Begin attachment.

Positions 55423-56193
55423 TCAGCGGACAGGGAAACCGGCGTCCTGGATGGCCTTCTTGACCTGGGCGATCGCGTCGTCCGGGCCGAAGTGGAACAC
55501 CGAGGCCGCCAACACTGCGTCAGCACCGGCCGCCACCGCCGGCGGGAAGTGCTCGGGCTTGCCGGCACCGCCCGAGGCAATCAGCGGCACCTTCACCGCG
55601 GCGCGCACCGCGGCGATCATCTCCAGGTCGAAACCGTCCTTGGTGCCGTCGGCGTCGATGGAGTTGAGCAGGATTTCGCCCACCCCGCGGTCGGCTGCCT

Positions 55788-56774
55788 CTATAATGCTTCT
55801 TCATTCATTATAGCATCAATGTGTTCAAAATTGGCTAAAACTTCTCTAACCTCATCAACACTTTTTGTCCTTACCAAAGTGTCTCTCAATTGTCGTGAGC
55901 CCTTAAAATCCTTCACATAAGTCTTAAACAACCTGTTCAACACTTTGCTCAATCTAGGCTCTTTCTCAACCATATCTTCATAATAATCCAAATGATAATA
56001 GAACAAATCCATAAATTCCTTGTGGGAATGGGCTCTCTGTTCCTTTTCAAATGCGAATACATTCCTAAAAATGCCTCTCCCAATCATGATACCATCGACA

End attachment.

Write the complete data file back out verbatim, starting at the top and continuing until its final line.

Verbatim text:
Positions 55423-56193
55423 TCAGCGGACAGGGAAACCGGCGTCCTGGATGGCCTTCTTGACCTGGGCGATCGCGTCGTCCGGGCCGAAGTGGAACAC
55501 CGAGGCCGCCAACACTGCGTCAGCACCGGCCGCCACCGCCGGCGGGAAGTGCTCGGGCTTGCCGGCACCGCCCGAGGCAATCAGCGGCACCTTCACCGCG
55601 GCGCGCACCGCGGCGATCATCTCCAGGTCGAAACCGTCCTTGGTGCCGTCGGCGTCGATGGAGTTGAGCAGGATTTCGCCCACCCCGCGGTCGGCTGCCT

Positions 55788-56774
55788 CTATAATGCTTCT
55801 TCATTCATTATAGCATCAATGTGTTCAAAATTGGCTAAAACTTCTCTAACCTCATCAACACTTTTTGTCCTTACCAAAGTGTCTCTCAATTGTCGTGAGC
55901 CCTTAAAATCCTTCACATAAGTCTTAAACAACCTGTTCAACACTTTGCTCAATCTAGGCTCTTTCTCAACCATATCTTCATAATAATCCAAATGATAATA
56001 GAACAAATCCATAAATTCCTTGTGGGAATGGGCTCTCTGTTCCTTTTCAAATGCGAATACATTCCTAAAAATGCCTCTCCCAATCATGATACCATCGACA